Evidence of the death of a whale in the treacherous waters along the Skeleton Coast.




Very few of us had the guts to test the water. :unsure:




It was much more fun to throw pebbles. :D






Edited by Ritsgaai
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Peter Connan

This looks like an incredible adventure!

Your photos are, as always, wonderfully judged. Thanks for sharing them with us.

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  • 2 weeks later...

Thank you for the kind comments, Peter.

I take great pleasure in reliving those beautiful memories.

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The very last stretch to Walvis Bay.


We encountered a few isolated, as well as a large colony of seals.








The seals were closely watched by the jackals from the top of the dune.




The boys enjoyed a chasing game  before we headed back into the dunes.








Grand finale...






A final tug on the crest of a dune.









An interesting looking plant.




It was time to head back to the beach.















Evidence of abundant bird life.



If you look closely you will see Walvis Bay harbor in the background.




At the end of an incredible 5-day journey it was time to get the tyre  pressure back to normal.








Unfortunately the flamingos of Walvis Bay could not show off their brilliant colors in the misty weather.



We booked into chalets and it was heaven to enjoy the luxury of a proper bath and bed again. The evening, over a lovely dinner, we said goodbye to new friends and amazing guides, as we were about to head back home the next morning.


Everybody lingered around to share and reflect on the amazing days we had in an exceptional environment with many faces - solitude, emptiness, desolation, open blue skies, a seemingly never ending sea of sand, containing impressive (and scary) dunes, amazingly bright starry nights, stunningly beautiful landscapes, a treacherous and unforgiving ocean with monuments of survival that dotted its coastline, abandoned dreams...moments and memories that will live in our hearts forever.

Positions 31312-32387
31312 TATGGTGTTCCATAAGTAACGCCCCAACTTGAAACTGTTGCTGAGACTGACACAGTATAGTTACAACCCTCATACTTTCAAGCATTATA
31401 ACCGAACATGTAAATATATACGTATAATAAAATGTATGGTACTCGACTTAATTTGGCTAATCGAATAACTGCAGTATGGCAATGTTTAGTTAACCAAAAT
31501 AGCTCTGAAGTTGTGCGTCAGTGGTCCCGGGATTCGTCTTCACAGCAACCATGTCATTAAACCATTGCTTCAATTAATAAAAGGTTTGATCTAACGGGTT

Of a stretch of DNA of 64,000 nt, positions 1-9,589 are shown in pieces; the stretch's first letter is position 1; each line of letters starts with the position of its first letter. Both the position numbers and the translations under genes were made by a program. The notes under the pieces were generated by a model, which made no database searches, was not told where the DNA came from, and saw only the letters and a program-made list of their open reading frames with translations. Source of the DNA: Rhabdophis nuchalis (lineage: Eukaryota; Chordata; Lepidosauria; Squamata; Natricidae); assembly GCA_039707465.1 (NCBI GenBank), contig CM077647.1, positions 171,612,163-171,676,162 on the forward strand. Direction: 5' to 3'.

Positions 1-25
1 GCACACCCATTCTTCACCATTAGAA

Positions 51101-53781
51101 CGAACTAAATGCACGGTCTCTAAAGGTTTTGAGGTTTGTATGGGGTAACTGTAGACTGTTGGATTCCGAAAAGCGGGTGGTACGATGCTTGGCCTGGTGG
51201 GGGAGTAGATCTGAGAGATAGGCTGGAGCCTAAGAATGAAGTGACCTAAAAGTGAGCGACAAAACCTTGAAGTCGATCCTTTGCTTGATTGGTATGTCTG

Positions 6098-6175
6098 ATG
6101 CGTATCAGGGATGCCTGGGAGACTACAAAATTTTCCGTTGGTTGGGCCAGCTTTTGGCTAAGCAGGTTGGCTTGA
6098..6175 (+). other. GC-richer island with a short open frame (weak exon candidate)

Edited by Ritsgaai
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@Ritsgaai thanks so much for a wonderful report that captured the essence of coastal Namibia for me. 


The endless, rolling, empty dunes, jackals, seals, seabirds and deserted beaches as far as the eye can see have me yearning for a return to Namibia (but I have to wait until 2021 :)). I hope all your family enjoyed this magical time together, I can see the carefree joy of your grandchildren in the photos. 


Where to next for you?

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It certainly is deep into the desert.  You incorporated cars, kids, and cars plus kids into your photos very well.  Not to mention aging timber and shipwrecks, quite stark ominous looking.  Where but Namibia would you find that?  What an experience for your children!  It really looks like some of the vehicles could get swallowed up by the dunes.

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What an adventure you have had! With all that sand, one would think it is impossible to navigate and to drive through the "dunesland". Yet you have shown us that where there is a will there is also the way. Thanks!

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Peter Connan

What a lovely trip. Thanks for an excellent and enjoyable report with great photos.

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On 8/21/2019 at 12:09 AM, Treepol said:


Where to next for you?


We are booked for a trip to Kgalagadi next year.


Thank you for following the TR and your kind comments, @Treepol@Atravelynn, @xelas and @Peter Connan